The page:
October 21 – 30, 2016 in Chicago Illinois at 2135 West Wilson Avenue
(note change of date from July)
The course is warmly recommended for trained eurythmists, eurythmy therapists, medical doctors and music therapists (see report below from Ballytobin, Ireland).
Information and Registration: email@example.com
Some free accommodation available on a first-come, first serve basis.
Inspired by Rudolf Steiner’s indication that tone eurythmy therapy should be developed in addition to speech eurythmy therapy, the eurythmist Lea van der Pals and the medical doctor Margarete Kirchner-Bockholt worked together in the early 1970s to develop a sequence of exercises in connection with the diseases discussed in Rudolf Steiner and Ita Wegman’s book “Extending Practical Medicine”.
This course, which includes a review of all of the elements of tone eurythmy, was taught for many years by Lea van der Pals within various eurythmy therapy trainings, and the effectiveness of the exercises was shown in practice. When for health reasons Lea van der Pals was prevented from continuing to teach, she passed the torch to Annemarie Baeschlin, who took over holding the course and assisted Lea van der Pals in bringing the material into book form.
At this time Jan Ranck held the practice sessions within Annemarie Baeschlin’s courses, and was also involved with compositional and editorial suggestions for the publication “Ton – Heileurythmie”, Verlag am Goetheanum 1991, published in English in 2009 as “Tone Eurythmy Therapy” by the Medical Section at the Goetheanum.
Jan Ranck was born in America, where she studied music and comparative arts at Indiana University in Bloomington. She accompanied the London Stage Group on their 1976 USA tour and went on to study eurythmy in Dornach with Lea van der Pals. She was a faculty member of the Eurythmeum in Dornach and The London School of Eurythmy. After completing a eurythmy therapy training in Stuttgart in 1989 she moved to Israel and is currently the founding director of the Jerusalem Eurythmy Ensemble (1990) and the Jerusalem Academy of Eurythmy (1992). She is also an instructor in the Jerusalem Waldorf Teacher Bachelor Program in David Yellin Academic College, and a guest teacher in various venues worldwide, including the Goetheanum and the MA Program in Eurythmy held in Emerson College and Spring Valley. She is the representative for Israel in the International Department of Eurythmy Therapy (“Eurythmy Therapy Forum”).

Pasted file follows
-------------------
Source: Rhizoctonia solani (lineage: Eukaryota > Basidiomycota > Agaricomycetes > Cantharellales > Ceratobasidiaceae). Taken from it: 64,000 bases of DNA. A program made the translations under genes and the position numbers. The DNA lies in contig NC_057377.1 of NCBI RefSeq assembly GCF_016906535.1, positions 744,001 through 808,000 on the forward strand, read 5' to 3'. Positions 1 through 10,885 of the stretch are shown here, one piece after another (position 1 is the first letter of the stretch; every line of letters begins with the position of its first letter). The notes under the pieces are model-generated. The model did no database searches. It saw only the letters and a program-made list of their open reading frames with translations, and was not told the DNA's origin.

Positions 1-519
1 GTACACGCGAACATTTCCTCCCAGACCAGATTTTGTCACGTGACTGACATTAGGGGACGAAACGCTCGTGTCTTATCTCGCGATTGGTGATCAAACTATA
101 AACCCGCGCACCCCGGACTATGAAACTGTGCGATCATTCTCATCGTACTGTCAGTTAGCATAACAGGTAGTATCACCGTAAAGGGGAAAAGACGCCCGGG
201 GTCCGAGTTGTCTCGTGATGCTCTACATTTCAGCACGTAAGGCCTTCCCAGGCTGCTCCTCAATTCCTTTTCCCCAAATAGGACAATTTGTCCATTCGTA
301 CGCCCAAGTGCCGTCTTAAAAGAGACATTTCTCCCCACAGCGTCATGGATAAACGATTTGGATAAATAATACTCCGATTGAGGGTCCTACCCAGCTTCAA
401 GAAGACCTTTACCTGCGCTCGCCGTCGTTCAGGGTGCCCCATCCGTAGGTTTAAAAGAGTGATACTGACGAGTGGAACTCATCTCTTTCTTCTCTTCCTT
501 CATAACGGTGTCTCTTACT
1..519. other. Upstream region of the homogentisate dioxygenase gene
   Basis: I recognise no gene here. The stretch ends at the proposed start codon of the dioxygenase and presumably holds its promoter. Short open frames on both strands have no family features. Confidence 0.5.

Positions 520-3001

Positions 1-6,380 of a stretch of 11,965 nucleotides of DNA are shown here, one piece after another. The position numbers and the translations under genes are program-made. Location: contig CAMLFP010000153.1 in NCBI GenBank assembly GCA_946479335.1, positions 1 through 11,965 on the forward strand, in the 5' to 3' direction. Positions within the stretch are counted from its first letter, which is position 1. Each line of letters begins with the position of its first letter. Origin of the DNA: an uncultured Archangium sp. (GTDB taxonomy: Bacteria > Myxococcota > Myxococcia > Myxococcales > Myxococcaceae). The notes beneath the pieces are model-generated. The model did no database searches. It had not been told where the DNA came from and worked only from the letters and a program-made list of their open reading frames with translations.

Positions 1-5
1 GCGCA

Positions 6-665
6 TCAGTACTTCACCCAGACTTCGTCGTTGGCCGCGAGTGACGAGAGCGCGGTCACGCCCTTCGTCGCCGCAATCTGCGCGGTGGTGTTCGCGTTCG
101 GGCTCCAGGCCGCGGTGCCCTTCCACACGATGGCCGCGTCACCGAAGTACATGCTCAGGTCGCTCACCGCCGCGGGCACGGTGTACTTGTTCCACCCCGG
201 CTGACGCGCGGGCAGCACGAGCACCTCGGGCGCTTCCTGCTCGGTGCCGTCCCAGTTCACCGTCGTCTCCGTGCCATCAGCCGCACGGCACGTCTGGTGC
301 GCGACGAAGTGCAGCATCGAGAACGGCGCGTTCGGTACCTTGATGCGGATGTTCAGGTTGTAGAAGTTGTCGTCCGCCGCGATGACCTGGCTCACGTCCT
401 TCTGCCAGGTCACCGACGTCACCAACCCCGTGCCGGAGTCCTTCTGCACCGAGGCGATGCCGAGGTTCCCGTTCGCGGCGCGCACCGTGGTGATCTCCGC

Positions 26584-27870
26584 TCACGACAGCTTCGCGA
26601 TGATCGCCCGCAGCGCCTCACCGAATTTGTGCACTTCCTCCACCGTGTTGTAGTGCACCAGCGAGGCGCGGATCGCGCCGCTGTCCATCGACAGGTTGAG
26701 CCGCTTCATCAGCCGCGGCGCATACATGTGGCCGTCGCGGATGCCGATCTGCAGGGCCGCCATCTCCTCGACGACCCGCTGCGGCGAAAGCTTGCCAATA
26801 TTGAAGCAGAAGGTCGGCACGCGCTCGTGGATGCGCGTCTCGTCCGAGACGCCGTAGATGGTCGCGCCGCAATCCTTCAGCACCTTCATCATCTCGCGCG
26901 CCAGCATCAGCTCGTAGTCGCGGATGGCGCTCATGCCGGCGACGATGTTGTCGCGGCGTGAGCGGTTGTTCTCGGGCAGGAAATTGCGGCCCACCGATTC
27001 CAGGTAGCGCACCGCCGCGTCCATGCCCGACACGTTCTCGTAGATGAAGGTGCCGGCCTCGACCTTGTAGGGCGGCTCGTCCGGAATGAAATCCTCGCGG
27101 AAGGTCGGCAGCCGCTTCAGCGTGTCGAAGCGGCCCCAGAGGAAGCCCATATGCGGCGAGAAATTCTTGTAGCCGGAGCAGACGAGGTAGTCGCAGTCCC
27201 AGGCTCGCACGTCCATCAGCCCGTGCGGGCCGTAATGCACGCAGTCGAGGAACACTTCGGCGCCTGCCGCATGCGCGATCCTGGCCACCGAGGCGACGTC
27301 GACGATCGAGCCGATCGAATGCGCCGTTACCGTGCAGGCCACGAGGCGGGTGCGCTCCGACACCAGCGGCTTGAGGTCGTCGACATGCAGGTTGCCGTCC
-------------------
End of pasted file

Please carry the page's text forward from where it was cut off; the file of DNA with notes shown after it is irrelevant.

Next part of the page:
Besides the material mentioned above, Lea van der Pals’ book “The Human Being as Music” (Robinswood Press 1992), published in German in 1969 as “Der Mensch Musik”, is highly recommended as background reading for the course.
Report from the course held in Ballytobin, Ireland:
English Speakers Take Note!
This spring, a unique event took place in English for eurythmists from all over the world. In Camphill Ballytobin, Ireland, eighteen eurythmists came together from 1-10 April under the invigorating guidance of Jan Ranck, founding director of the Jerusalem Academy of Eurythmy, to learn and experience the Tone Eurythmy Therapy Course as developed by Lea van der Pals and Dr. Margarete Kirchner-Bockholt. Long held in German by Annemarie Bäschlin, this is the first time since the 80’s that it has been accessible in English. There were eight eurythmists from Ireland, five from Australia, two from Japan and one each from Taiwan, Sweden and England. Jan put us through our paces by bringing us back into contact with the basics of Tone Eurythmy—beat, rhythm and pitch, major/minor triads, ethos/pathos, scales, intervals….If one had been listening at keyholes, one might have thought we were in training for the circus as we ‘swallowed our rods’, swung on trapezes, and held acrobats on our arms (we even attempted to become Octopi!)—all images calling for great inner – outer activity! Having laid the basic foundations, Jan then brought us through nine sequences of tone eurythmy exercises developed in relationship to specific illnesses, emphasizing the importance of our own skill and mastery of the elements of eurythmy in order to convey them to the patient.
In addition to Jan’s demanding yet entertaining approach, we had the privilege of having the concert pianist Michael Zelevinsky at the piano, also from Jerusalem. It was a great joy, especially for the many of us who work without accompanists, to move to music so beautifully and sensitively played. Every evening Michael gave a recital on the Steinway grand, a rare opportunity to feed one’s soul!
We are indebted to Gina Poole for having the idea of bringing the training to English-speakers and to Camphill Ballytobin for their generosity in giving us the free use of Castalia Hall for our work. Thanks also go to the Anthroposophical Society in Ireland for their generous donation towards covering costs. Most especially we thank Jan for bringing this training to the English-speaking world. It was the deep feeling of all of the participants not only that the course be repeated one day in Ballytobin, but that others may imitate Gina’s initiative in other locations world-wide. Jan confirmed that she is open to the idea.
Thank you Jan!